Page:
Saturday, March 2, 2024

His House His Castle.

Sometime after 11:00, the night of January 15, 1888, Mrs. Emma Belden was awakened by someone ringing the front doorbell. She went to the door and heard the person trying to get inside.

“Who’s there,” she called.

“Let me in,” a gruff voice responded.

“You can’t get in.”

The man outside started kicking the door, trying to break in.

The Beldens lived in a three-story house at 182 Ainslie Street in Williamsburg, Brooklyn. Emma and her husband George lived on the first floor; their son Robert and his wife Jeanette lived on the top two floors.

George Belden joined his wife at the door and said to the man, “What do you want?”

“None of your _____ business,” the man shouted as he continued kicking the door.

Robert came downstairs to help his parents. The man outside said he would burst in the door if someone did not open it soon. 

“I’ll save you the trouble of bursting the door,” said George, and he eased the door open to get a look at the stranger.

He was a rough-looking man, clearly drunk and angry. Cursing, he said he would enter or die. Then he forced his way in and lunged at George Belden’s throat. All three men were engaged in a violent struggle while the women screamed “murder.”

Robert brought a pistol with him when he came downstairs, and he fired a shot over the intruder’s head. The man continued to fight, so Robert fired again. He aimed for his feet but was knocked in the scuffle, and the bullet entered the man’s side. The fighting ceased as the man slumped to the floor.

Robert dressed and left for the police station to turn himself in. An ambulance took the wounded man to St. Catherine’s Hospital.

The police court judge charged Robert Belden with felonious assault and refused bail. He handed the case to District Attorney Ridgway, who sided with Robert.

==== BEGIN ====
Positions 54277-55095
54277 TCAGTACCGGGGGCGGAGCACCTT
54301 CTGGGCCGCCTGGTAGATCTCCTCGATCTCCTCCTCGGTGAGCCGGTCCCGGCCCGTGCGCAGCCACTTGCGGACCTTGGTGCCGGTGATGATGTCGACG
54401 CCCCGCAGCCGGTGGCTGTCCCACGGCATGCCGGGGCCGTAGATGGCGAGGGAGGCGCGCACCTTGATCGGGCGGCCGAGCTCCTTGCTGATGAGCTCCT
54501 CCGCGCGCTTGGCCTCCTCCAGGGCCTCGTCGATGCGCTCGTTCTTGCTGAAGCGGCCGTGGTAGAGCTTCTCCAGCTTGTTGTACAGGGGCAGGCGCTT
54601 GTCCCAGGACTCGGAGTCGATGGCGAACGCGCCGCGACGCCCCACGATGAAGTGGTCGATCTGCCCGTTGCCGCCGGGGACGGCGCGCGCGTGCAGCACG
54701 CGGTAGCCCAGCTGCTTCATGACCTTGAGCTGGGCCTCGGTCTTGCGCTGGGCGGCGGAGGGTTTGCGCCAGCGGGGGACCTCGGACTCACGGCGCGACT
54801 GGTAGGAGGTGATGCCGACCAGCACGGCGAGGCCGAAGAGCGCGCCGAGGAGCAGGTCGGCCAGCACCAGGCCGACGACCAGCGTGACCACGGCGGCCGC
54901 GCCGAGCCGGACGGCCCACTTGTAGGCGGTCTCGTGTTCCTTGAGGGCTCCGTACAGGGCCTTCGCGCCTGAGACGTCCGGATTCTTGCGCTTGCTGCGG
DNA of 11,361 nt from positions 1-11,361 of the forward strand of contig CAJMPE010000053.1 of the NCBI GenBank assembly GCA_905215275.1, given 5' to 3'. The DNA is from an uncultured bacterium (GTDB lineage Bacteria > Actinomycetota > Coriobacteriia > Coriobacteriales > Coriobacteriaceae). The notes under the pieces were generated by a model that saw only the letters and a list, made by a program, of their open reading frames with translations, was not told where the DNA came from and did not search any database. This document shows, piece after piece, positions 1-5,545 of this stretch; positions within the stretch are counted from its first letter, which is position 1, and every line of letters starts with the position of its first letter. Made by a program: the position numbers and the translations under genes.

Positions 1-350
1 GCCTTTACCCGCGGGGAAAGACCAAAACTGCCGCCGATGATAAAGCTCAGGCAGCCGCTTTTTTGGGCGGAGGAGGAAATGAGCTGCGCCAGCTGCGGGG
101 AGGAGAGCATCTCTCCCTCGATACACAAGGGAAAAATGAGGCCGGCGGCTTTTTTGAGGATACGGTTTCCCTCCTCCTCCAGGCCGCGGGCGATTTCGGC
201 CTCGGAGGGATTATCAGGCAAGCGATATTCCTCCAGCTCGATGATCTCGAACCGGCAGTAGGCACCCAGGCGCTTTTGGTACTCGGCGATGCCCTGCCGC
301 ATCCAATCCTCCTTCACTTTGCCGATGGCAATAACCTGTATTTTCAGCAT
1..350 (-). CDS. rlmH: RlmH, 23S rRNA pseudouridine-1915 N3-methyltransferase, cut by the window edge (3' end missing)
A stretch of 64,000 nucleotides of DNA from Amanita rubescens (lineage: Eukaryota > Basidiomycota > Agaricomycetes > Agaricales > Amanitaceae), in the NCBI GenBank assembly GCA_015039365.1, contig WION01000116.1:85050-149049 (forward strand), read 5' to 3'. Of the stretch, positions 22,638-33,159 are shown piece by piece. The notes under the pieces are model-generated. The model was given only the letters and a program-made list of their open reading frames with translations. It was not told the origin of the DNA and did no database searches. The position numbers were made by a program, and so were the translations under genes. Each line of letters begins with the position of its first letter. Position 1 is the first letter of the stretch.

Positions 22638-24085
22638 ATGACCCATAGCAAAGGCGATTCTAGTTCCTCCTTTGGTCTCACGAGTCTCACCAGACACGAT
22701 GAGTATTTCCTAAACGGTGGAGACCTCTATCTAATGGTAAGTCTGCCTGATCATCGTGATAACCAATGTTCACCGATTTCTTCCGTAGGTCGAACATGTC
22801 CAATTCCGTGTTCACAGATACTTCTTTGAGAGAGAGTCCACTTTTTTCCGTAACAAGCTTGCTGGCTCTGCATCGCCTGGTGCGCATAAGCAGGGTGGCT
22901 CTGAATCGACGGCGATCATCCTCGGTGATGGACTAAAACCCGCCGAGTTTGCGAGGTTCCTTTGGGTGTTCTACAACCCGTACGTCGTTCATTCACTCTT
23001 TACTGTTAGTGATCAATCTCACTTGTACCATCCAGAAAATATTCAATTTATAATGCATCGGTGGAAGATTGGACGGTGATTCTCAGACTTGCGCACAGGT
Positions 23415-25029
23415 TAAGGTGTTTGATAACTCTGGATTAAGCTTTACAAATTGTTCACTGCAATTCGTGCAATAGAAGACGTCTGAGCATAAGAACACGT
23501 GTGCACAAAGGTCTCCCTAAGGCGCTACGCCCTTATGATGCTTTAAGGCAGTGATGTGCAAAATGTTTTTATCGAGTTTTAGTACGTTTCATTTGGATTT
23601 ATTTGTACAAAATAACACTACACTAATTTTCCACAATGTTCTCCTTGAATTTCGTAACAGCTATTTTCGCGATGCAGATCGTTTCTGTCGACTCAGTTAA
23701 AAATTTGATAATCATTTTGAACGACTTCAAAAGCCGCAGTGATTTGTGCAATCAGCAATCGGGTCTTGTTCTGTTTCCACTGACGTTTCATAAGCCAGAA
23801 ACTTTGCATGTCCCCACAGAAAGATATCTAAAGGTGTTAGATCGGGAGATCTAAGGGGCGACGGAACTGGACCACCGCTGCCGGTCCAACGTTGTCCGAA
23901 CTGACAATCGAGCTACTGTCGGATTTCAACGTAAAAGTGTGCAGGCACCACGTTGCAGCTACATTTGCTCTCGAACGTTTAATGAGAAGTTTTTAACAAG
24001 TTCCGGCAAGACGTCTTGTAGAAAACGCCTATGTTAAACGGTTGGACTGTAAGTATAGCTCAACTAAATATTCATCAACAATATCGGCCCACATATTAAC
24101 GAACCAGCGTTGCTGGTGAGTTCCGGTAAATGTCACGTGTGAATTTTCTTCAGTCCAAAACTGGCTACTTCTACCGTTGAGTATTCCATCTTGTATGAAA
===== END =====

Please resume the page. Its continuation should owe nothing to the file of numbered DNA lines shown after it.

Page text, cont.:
“There is no question as to the law of the case,” said D.A. Ridgway to the Supreme Court judge, “If this man was an intruder and the son believed that his father’s life was in peril, he was justified in shooting.”

Fire Commissioner Ennis accompanied Belden to court and vouched for him. The Commissioner put up the bond when the judge granted Belden $2,000 bail.

At the hospital, the wounded man was in critical condition but able to talk. His name was Frank Coleman, and he lived at 156 Ainsley Street. He said he had not intended to rob the place. Because he was nearsighted, he mistook the Belden house for his own. He thought he was being kept out because he was drunk. This made him angry enough to fight when he got inside.

Frank Coleman died on January 18, leaving a widow and several children. The police rearrested Robert Belden, and the coroner held an inquest on the case. After hearing the testimony of the family and several neighbors who witnessed the events from outside, the coroner’s jury declared that Belden’s act was justified.

"The punishment of Robert Belden for the killing of Frank Coleman will probably be limited to the lifelong regret which a sensitive man must feel for such a mistake." Said the Brooklyn Daily Eagle.

“Belden's Fatal Shot,” The Brooklyn Citizen, January 20, 1888.
“Belden's Shot Justifiable,” New York Herald, January 17, 1888.
“Belden's Victim Dead,” evening world., January 18, 1888.
“Briefs by Wire x,” Buffalo Evening News., January 16, 1888.
“Coleman May Recover,” Evening World., January 16, 1888.
“Correcting a Mistake with Bullets,” New York Tribune, January 17, 1888.
“A Man's House His Castle,” National Police Gazette, February 4, 1888.
“Shot for a Burglar,” Evening Post, January 16, 1888.
“Too Many Pistols,” The Brooklyn Daily Eagle, January 19, 1888.
“Very Latest News,” Buffalo Evening News., January 21, 1888.


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